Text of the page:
I thought of entitling [my book] Indo-European Initiatory Homosexuality. What was lacking in the Latin, Iranian, and Indian documents did not prevent me. Without doubt the institution which I have described at such length is attested amongst the Hellenes, the Taifales, the Macedonians, the Albanians, and more vaguely, the Celts, among Indo-European speakers, and that fact inclines one to think that it was an institution inherited from a common prehistory, for one is tempted to see in pedagogical pederasty, practiced by these related but very different peoples, the perpetuation of a very ancient institution going back to the age when the various Indo-European languages hardly differed from one another, and where the speakers of these languages, much closer to one another than in the historical epochs, had a common culture. But Iranians, Indians, and Romans represent three of the "pillars" of the comparative philology of Indo-European studies and one must consider how "a common Indo-European element" is absent from their civilizations . . . The religious aristocracy of the Indo-Europeans [condemned] very early the pederastic practices of male initiation . . . with acerbic criticisms and interdictions . . . Pederasty disappeared everywhere with the sole exception of the Celts, where an authentic clergy [arose] . . . I speak of the Brahmins in India, the Magi in Iran, and the flamen in Rome. (Bernard Sergent, L'homosexualité initiatique dans l'Europe ancienne, Paris, 1987, pp. 215, 230)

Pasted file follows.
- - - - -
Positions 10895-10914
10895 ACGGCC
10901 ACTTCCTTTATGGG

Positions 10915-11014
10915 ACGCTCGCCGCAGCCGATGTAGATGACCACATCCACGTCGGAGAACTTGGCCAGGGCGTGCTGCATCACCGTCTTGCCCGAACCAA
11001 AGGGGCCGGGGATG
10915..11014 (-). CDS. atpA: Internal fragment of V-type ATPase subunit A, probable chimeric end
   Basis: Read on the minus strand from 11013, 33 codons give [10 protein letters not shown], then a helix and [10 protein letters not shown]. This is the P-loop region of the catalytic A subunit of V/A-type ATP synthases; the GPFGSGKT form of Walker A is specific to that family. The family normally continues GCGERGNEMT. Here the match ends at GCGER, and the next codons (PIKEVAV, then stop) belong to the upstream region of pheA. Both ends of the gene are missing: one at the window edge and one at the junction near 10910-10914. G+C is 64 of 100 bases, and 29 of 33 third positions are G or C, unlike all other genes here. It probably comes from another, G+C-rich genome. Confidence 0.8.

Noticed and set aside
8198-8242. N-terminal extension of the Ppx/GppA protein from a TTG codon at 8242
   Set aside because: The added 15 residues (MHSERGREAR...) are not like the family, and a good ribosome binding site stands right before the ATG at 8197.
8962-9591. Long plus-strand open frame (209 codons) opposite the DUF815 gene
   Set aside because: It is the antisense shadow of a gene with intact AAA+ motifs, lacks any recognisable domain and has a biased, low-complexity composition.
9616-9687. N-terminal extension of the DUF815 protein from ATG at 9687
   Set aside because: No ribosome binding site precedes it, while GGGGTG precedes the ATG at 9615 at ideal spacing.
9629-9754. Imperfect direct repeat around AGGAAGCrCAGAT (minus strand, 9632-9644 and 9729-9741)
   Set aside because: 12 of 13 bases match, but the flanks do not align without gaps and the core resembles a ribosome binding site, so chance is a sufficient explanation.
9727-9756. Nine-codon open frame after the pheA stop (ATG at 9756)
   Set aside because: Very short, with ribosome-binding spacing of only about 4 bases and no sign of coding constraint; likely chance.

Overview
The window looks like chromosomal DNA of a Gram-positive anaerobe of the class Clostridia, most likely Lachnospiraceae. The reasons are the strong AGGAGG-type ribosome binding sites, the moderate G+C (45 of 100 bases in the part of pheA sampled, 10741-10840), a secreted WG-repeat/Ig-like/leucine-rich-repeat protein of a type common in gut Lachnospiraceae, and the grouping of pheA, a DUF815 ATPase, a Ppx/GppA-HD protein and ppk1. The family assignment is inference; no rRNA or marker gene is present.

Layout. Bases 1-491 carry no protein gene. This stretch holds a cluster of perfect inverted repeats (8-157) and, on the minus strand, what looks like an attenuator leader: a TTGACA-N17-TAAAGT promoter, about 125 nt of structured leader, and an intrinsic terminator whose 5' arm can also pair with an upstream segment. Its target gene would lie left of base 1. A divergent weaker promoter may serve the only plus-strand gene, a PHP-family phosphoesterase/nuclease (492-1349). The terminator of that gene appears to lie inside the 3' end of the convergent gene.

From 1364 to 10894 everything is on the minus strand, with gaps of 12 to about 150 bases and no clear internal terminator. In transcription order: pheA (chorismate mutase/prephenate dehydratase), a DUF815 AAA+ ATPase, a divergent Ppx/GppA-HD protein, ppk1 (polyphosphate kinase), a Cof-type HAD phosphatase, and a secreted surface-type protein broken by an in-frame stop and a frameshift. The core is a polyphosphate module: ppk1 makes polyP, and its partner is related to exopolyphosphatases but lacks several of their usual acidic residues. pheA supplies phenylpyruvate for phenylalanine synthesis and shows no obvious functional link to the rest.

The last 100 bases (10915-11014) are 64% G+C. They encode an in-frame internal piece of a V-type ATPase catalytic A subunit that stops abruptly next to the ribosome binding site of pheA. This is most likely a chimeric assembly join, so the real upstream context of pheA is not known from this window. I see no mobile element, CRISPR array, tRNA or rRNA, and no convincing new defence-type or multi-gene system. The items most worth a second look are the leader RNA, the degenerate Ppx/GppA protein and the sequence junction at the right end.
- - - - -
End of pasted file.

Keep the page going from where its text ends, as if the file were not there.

Ever since the close of the eighteenth century, when philologists discovered that most languages spoken in the lands between Ireland and India had common words and structures, scholars have posited that those languages evolved from a common source. It was dubbed Indo-European or Aryan ("noble" in Sanskrit). Scholars further posited various Urheimaten (original homelands) for the Indo-European, Aryan, or as they were sometimes called, Caucasian peoples as well as the existence of a common religion, culture, and even sexual customs. From the racist theories in vogue during the nineteenth century, they inferred that these were the ancestors of the genetically superior white race, and the conquerors of the indigenes of the lands that they invaded.
Against this background, the Danish physician Vanggaard (1973), using little explored Scandinavian material, advanced the theory that all Indo-Europeans practiced initiatory pederasty until after their diaspora. Following Vanggaard's lead, Bremmer (1980) related the presumably ancient initiatory pederasty of the Indo-Europeans to present-day Melanesian pederasty, speculating that at one time all Euroasians practiced it, not simply the Indo-Europeans. Sergent (1986, 1987), who reluctantly limited himself in his writing to Indo-Europeans in Europe, seconded Vanggaard's belief in the existence of a pan-Indo-European primitive initiatory pederasty.